With ad sales plummeting during the coronavirus outbreak, two Washington newspapers are asking readers to donate cash to prop up newsrooms as they cover the biggest news event in a generation.
Last Friday, Everett Herald Publisher Josh O’Connor sent an email to readers.
“Advertisers large and small are melting away as you read this. We will do our best, but without local advertising revenue, The Daily Herald cannot survive,” O’Connor wrote. “I cannot stress enough the peril that we are facing.”
Hard by the Canadian border, The Northern Light Co-Publisher Pat Grubb, had done the same thing a day earlier. “Given the coronavirus disaster, this business model is no longer tenable,” Grubb wrote in a letter to readers. “Businesses are closing down and advertising is melting away. Our survival is in question.”
By Monday, Grubb said, almost 140 readers of his free Blaine-based weekly had already made a contribution. “They like us, they really like us,” said the founder of the 25-year-old paper, which is mailed to every postal patron in Northern Light’s Whatcom County zip code, free of charge. Advertising sales, The Northern Light’s only revenue source, have dried up. The donations won’t close the gap, he said, but they are heartening at a time when hope’s in short supply.
In Everett, O’Connor’s appeal for reader donations was sent days before the north Sound city’s major employer, Boeing, announced it would shut down production after 35 of its 35,000 Paine Field workers tested positive and one had died of COVID-19.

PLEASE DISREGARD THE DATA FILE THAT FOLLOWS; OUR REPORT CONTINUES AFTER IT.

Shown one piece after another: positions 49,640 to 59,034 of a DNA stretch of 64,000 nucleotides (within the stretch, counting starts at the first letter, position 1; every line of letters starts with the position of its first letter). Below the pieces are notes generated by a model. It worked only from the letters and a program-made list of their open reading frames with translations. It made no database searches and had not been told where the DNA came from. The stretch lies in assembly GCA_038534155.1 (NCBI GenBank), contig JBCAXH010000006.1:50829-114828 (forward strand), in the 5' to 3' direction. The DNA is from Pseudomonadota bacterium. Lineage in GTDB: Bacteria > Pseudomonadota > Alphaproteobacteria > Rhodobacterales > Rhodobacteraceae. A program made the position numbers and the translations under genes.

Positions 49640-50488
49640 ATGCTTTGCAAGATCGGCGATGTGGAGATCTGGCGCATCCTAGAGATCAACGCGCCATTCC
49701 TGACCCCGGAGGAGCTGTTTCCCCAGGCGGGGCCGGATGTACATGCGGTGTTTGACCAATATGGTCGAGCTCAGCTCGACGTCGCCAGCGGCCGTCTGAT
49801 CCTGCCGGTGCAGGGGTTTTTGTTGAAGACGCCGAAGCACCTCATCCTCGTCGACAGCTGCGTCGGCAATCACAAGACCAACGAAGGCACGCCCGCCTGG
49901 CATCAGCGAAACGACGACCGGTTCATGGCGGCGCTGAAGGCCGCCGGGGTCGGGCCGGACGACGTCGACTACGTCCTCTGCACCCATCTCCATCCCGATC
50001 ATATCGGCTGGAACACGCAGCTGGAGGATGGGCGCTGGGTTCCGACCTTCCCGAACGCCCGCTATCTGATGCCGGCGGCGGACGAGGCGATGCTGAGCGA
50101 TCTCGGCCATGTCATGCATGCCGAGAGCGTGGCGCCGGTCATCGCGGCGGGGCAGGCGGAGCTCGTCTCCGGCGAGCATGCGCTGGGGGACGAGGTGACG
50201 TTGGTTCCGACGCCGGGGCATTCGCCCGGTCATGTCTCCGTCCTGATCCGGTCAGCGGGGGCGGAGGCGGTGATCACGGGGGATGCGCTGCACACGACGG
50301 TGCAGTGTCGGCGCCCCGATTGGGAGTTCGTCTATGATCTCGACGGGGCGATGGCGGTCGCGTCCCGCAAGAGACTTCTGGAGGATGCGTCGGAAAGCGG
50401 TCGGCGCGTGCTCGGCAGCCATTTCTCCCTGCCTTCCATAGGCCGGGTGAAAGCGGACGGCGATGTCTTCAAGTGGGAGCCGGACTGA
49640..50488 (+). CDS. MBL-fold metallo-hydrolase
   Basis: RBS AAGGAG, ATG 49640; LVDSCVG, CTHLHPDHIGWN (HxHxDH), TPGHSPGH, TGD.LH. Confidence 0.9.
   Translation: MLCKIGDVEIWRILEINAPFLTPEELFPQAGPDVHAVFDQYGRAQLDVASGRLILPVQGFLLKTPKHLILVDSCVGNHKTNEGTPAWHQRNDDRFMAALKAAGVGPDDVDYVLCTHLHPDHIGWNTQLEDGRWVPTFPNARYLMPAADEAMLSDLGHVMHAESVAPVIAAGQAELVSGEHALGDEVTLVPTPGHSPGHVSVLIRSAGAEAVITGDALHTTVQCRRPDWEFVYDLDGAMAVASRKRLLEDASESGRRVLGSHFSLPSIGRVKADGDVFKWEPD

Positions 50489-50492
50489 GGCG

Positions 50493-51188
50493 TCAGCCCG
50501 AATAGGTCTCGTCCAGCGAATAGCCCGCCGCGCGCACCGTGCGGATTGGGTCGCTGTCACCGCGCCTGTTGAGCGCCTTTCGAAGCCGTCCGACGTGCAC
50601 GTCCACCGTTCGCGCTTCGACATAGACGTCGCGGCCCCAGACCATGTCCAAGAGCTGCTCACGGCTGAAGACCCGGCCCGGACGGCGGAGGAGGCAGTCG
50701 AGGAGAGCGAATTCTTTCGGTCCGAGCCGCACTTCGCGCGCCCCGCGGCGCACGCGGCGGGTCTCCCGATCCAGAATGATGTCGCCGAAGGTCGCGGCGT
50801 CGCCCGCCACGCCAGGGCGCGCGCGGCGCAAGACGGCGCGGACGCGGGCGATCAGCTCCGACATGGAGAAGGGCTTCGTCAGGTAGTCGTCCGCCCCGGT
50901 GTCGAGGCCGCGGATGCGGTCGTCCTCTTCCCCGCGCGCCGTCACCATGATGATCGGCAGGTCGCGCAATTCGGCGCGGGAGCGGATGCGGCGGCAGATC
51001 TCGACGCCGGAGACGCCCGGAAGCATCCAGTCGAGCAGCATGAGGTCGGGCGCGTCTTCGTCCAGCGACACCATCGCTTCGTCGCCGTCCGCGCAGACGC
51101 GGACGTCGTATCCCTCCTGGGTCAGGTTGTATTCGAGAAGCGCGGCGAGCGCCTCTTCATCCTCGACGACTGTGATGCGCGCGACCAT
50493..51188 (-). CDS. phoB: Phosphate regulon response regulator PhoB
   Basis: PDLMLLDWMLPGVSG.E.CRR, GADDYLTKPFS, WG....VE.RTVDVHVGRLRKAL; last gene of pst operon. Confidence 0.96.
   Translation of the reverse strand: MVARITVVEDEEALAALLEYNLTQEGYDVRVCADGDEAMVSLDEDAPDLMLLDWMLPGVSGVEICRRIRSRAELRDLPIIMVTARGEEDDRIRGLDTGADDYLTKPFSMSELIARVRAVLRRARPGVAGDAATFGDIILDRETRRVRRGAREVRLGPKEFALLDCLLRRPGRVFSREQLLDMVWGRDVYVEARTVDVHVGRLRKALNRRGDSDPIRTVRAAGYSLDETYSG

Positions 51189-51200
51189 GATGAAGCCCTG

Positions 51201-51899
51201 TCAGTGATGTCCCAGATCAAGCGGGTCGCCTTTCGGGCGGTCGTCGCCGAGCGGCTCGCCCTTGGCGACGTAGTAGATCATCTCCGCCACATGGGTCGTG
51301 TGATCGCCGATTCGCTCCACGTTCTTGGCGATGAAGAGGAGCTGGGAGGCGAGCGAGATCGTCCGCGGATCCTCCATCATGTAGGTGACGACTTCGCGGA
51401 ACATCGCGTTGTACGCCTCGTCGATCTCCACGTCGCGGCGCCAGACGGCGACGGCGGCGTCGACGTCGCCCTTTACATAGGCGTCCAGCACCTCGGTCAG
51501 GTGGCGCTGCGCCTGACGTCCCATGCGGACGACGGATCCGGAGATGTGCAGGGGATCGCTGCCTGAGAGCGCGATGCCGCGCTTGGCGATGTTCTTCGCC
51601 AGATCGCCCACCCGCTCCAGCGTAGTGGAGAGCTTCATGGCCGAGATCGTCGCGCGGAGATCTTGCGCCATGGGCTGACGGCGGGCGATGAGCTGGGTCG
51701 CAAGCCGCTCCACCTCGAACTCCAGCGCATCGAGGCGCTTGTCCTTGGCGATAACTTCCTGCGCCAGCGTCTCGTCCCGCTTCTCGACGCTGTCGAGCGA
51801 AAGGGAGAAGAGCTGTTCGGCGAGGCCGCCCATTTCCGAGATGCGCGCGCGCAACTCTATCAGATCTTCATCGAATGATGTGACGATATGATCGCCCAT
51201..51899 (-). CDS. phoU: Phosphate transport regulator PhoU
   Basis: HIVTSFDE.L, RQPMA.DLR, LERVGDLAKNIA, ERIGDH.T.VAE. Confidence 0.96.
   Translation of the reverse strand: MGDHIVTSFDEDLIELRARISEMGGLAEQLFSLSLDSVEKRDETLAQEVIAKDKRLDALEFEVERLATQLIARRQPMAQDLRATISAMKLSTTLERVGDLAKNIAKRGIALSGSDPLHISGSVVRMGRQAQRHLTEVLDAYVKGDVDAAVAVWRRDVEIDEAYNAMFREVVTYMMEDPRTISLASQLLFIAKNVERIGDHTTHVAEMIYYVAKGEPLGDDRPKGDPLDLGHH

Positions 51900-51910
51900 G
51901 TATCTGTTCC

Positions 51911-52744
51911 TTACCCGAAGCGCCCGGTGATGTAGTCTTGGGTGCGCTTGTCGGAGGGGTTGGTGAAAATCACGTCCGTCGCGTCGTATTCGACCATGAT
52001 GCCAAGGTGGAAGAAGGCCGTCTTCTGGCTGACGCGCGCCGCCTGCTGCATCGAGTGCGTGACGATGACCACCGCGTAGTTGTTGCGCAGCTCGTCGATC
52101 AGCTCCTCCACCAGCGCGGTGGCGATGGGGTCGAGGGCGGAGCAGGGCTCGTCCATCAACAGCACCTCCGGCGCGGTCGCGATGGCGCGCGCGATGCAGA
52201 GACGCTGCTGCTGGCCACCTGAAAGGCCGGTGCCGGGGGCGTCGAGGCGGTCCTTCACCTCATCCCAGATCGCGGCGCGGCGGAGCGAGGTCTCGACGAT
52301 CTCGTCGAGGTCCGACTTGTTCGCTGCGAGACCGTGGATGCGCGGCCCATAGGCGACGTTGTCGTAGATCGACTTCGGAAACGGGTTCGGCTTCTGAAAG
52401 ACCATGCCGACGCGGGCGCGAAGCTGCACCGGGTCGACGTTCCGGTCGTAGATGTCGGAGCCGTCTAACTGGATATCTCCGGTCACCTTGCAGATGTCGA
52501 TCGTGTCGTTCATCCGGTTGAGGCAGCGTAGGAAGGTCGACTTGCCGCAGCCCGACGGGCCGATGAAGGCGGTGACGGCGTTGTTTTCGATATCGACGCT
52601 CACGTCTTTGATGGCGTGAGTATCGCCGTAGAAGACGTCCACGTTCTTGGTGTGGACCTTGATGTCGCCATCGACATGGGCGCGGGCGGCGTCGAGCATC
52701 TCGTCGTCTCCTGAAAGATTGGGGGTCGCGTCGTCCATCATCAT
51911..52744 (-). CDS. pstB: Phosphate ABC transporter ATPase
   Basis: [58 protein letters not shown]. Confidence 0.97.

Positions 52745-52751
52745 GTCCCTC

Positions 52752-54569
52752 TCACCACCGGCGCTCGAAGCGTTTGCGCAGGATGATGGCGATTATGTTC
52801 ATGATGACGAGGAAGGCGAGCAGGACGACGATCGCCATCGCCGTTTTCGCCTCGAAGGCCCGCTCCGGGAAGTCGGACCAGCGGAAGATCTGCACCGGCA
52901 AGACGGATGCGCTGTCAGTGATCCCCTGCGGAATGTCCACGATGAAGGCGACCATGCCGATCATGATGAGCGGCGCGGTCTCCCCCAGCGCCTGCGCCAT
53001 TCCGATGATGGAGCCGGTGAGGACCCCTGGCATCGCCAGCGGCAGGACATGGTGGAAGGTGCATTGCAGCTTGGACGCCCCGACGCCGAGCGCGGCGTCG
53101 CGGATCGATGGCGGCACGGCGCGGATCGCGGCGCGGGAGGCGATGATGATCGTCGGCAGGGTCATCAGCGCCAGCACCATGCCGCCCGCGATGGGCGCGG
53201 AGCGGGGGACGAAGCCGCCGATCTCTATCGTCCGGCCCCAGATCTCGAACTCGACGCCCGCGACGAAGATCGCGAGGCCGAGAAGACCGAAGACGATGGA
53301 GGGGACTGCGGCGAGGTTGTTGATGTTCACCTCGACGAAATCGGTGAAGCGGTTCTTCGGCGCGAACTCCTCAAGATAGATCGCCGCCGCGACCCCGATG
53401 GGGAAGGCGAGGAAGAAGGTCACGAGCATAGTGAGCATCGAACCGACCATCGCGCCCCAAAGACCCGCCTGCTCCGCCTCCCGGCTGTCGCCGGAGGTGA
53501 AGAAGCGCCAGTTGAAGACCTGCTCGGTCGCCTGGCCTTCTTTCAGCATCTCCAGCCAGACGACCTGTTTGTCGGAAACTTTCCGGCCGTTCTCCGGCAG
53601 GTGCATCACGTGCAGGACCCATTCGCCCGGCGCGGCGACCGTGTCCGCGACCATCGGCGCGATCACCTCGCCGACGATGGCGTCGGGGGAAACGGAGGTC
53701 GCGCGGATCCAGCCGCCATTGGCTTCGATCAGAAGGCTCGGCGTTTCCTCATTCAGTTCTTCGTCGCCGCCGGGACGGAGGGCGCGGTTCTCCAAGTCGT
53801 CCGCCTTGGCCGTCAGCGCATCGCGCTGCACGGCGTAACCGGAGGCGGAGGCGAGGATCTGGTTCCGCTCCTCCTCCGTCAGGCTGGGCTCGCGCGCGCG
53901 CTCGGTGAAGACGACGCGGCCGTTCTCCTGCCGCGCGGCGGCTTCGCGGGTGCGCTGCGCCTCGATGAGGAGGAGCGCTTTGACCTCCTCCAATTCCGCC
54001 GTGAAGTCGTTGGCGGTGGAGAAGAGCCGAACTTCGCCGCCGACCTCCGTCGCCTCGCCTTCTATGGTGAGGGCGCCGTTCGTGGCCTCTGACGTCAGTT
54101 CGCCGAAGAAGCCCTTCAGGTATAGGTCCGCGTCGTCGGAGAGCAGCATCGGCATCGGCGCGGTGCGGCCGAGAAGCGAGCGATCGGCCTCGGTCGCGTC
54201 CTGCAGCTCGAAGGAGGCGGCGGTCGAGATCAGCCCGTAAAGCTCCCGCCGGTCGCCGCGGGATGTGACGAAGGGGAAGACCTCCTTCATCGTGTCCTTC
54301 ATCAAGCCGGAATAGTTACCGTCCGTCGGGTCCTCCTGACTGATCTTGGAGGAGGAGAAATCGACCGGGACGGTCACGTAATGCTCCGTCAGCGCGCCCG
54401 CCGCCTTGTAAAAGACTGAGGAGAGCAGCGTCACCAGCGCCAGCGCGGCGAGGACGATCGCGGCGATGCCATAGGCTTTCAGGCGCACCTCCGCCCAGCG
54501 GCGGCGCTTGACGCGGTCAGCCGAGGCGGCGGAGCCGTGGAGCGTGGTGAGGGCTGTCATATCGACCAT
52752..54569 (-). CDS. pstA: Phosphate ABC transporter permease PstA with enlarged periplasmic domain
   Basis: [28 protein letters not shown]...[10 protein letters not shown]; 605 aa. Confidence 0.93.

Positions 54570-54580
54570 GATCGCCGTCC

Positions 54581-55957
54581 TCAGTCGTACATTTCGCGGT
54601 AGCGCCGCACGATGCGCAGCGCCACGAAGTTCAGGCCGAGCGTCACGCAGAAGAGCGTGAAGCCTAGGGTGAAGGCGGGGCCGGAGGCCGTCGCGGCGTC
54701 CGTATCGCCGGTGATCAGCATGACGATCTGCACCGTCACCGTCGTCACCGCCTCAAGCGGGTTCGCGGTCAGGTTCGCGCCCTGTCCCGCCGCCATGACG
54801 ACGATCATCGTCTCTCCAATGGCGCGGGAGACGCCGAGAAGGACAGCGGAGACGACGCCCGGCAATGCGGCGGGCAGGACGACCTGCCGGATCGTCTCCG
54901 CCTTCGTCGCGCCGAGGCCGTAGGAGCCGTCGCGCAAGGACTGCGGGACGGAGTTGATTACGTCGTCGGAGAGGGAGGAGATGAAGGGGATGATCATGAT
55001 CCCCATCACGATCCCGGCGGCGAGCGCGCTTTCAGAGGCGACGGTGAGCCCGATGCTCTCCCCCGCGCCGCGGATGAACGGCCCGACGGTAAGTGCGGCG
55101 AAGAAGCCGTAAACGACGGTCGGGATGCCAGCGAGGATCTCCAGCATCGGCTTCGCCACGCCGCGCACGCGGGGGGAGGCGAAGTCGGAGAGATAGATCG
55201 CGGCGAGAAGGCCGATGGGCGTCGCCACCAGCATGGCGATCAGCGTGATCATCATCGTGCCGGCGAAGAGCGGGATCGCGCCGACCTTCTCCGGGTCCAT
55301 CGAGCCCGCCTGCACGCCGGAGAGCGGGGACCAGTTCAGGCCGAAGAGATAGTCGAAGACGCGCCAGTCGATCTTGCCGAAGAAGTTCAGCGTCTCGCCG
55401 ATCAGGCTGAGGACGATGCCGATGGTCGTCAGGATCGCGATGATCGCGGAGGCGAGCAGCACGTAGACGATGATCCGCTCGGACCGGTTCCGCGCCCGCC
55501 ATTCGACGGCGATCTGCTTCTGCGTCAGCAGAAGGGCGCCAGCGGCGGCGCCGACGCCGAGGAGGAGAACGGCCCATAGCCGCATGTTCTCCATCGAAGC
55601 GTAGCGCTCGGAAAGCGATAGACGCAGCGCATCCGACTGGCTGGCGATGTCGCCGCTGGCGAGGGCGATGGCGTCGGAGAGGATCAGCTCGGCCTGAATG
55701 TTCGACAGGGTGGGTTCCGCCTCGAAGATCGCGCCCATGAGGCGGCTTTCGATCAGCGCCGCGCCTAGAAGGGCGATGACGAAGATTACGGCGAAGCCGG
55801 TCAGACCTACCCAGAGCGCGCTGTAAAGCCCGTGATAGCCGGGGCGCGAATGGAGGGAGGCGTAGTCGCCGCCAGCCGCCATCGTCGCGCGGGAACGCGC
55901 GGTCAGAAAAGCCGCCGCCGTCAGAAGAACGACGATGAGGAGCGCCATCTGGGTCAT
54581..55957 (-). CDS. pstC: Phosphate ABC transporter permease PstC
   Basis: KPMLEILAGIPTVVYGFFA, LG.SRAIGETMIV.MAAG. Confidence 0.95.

O’Connor declined to provide specifics, but said his email brought in hundreds of responses on Facebook and in emails and phone calls. “Here’s the great thing about the work we do. People really do care,” he said. “Local readers and community-minded folks suggest they are willing to pledge to support our work.” He said the number of digital subscriptions spiked at the same time, but declined to provide specifics.
The Herald is owned by Sound Publishing. With more than 30 papers in Washington, Sound is the U.S. subsidiary of Black Press, the largest private newspaper company in Canada.
“I haven’t heard of anybody else doing that,” said Fred Obee, executive director of the Washington Newspaper Publishers Association. The group represents 80 weekly newspapers, ranging in size from 1,100 subscribers to free papers that distribute up to 25,000 copies per week. “My impression is that people are just sort of floored and they’re just now, today, starting to wake up and go, ‘All right, what am I going to do?’ It’s just in the last week that everything has just ground to a halt.”
Rowland Thompson, executive director of the Allied Daily Newspapers of Washington, said he had not heard of any other of Washington’s 18 dailies undertaking newsroom fundraising in the face of the advertising slowdown brought on by the pandemic.
Despite the owners’ bankruptcy filing in February, there’s no appeal underway at the McClatchy Company’s four Washington newspapers, said Jeanne Segal, McClatchy Director of Public Relations and Communications. She said the 29-newspaper chain, which filed for bankruptcy protection in February, cut staffing at the Texas call center that takes classified ad orders and obituary submissions, but no newsroom cuts have been made in response to the recent slowdown.
McClatchy owns the Tacoma News Tribune, The Olympian, The Bellingham Herald and the Tri-City Herald.
Editor’s note: An earlier version of this story overstated the reach of Northern Light, which is mailed to every postal patron in the northwest corner of the county, not the entire county. The Seattle Times regrets the error.